- Now that you've successfully pressed college officials for a communal Energy Star refrigerator, do you fill it with locally grown produce, or buy whatever is on sale at the supermarket?
Local produce is usually the more sustainable option. Buying locally grown fruits and vegetables means that they were transported over a shorter distance to reach you. This means that less energy was used to keep the items fresh and refrigerated and that less pollution was released during transport. It also means that the produce reaches you sooner after it was harvested and is therefore more fresh and tasty!
- When it's time to get horizontal (as in trying to get some sleep instead of pulling your fourth all-nighter in a row), you're glad you had the 'rents buy you organic linens because they're healthier for the environment -- and for you.
True. Organic sheets (made from cotton, silk, or bamboo) keep toxic chemicals out of the environment and out of your body through all-natural manufacturing. For example, organic cotton is grown by using the natural ecosystem to control pests. On the other hand, conventional cotton contains many toxic pesticides and synthetic fertilizers. These toxic chemicals can remain in the manufactured product and even be absorbed by your body.
- Having a bright desk lamp is critical to late-night studying when you didn't get enough done while cramming at the beach using natural light. (Hey, it was perfect weather for a volleyball game!) Which should you have, an incandescent lamp or a compact fluorescent lamp?
Compact fluorescent lamp (CFL). A CFL is more efficient than a traditional incandescent lamp because CFLs emit light at specific frequencies whereas incandescent lamps emit a broader spectrum of light. This means that a portion of the spectrum emitted by an incandescent light source is not in the visible portion of the spectrum and therefore does not contribute to the strength of the light. Thus, CFLs are more efficient because less energy is lost to heat or other forms of radiation outside the visible spectrum.
Also, for a given amount of visible light output, CFLs use about one quarter of the power required by incandescent bulbs and last longer as well. The lifespan of most CFLs is around 10,000 hours, while that of an incandescent bulb is around 1,000 hours. One concern you may have is that CFLs cost more than incandescent bulbs. However, the longer lifespan of the CFL more than compensates for its initially higher cost. Let's take a look. If an incandescent bulb costs $1 and lasts 1,000 hours, you will have to purchase 10 such light bulbs in order to last as long as a single CFL bulb. Thus you will actually have to pay $10 as compared with the $5 that you would have had to fork over initially for the CFL. And hey, they're using less energy, so the bill is less, too.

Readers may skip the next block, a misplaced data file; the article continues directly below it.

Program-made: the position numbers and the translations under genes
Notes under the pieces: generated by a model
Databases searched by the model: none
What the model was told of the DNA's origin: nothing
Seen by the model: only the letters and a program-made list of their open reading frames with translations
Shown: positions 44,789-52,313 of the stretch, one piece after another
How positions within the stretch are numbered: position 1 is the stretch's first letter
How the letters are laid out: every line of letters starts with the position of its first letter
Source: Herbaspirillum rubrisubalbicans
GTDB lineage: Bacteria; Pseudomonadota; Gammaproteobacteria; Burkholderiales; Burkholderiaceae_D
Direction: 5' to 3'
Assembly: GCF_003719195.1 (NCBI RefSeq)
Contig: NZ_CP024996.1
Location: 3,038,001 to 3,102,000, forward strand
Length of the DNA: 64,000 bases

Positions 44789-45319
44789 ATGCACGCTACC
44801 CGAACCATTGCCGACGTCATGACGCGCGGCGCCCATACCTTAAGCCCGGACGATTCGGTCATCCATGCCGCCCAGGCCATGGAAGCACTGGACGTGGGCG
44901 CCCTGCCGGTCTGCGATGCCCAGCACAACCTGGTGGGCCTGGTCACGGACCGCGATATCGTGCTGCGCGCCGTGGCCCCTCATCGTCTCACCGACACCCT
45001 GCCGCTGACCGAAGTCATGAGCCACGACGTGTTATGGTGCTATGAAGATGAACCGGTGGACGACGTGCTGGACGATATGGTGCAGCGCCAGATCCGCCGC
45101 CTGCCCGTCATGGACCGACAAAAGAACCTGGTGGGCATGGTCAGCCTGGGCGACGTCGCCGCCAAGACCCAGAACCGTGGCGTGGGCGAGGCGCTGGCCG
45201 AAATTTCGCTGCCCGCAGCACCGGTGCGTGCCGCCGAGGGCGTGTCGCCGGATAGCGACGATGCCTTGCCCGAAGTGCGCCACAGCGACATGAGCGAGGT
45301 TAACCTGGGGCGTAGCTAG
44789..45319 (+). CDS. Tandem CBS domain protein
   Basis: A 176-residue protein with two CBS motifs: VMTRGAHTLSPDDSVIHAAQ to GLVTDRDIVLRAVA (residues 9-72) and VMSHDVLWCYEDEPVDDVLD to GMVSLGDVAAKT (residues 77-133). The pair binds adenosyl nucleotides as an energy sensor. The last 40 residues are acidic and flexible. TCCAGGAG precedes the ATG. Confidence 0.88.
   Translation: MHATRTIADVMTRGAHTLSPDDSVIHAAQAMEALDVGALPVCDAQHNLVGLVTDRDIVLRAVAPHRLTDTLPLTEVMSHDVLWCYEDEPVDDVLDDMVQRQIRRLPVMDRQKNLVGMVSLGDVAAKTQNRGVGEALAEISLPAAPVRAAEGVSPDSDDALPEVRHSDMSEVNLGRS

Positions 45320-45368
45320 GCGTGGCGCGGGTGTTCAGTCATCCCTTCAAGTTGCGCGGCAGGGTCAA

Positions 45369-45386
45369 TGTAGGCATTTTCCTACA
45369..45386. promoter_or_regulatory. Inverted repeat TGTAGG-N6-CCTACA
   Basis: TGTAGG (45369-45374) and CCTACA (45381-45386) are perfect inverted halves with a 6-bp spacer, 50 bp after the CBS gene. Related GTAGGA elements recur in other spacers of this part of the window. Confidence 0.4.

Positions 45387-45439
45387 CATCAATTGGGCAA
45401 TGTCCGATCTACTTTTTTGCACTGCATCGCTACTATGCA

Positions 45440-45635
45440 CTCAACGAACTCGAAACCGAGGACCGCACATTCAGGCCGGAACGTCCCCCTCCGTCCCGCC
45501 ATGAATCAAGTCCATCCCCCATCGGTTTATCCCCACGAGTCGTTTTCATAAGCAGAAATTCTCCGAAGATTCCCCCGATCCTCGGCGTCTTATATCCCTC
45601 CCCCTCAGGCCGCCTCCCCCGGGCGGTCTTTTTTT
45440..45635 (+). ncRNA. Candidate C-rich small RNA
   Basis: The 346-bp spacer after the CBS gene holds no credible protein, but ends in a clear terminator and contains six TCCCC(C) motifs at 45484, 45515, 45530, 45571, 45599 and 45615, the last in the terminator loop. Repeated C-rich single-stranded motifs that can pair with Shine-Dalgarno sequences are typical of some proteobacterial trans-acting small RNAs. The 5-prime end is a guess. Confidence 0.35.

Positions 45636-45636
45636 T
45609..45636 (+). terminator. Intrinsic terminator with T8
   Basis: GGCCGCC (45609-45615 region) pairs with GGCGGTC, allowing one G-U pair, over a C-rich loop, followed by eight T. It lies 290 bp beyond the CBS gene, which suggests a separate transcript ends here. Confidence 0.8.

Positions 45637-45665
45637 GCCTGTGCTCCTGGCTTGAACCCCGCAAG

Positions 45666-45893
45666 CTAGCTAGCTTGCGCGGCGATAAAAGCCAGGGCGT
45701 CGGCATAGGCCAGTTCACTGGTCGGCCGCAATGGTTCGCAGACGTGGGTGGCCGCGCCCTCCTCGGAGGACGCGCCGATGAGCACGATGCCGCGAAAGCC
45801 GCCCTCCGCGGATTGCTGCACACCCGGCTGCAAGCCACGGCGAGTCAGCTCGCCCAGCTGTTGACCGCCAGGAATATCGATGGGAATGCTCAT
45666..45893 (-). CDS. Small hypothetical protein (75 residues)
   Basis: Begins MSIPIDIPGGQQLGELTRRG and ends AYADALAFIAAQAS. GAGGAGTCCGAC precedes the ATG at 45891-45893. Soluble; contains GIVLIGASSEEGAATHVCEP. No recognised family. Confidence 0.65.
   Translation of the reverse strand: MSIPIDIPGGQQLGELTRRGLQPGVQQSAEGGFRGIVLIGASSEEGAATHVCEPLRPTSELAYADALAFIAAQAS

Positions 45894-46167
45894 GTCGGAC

Another issue between CFLs and incandescent bulbs is the mercury that could be released from a CFL if broken. While CFLs contain mercury (it is a very tiny amount: it would take 125 CFLs to equal the amount of mercury in an older thermometer), incandescent bulbs are actually responsible for more release of mercury into the environment. This is because, as we have seen, the incandescent bulbs are less energy efficient than CFLs and thus require more electricity production, which -- when provided by a coal-fired power plant -- is a large contributor of mercury into the environment. CFLs win again!
For more information on proper recycling and disposal of CFLs (Home Depot now accepts old CFLs for free recycling, for instance) please visit http://www.energystar.gov/ia/partners/promotions/change_light/downloads/Fact_Sheet_Mercury.pdf
- The party's in your room this time and the syllabus includes Beirut (beer pong). Do you ask friends to BYOS (bring your own stein), or serve them their brew in plastic cups?
BYOS, dude. You can wash a stein or mug at the end of the night and keep using it well into the future -- until you hand it down to your own college-bound son or daughter. What an heirloom! As for plastic cups, you really get 3 points only if wash them out the next morning so that they can be reused next time!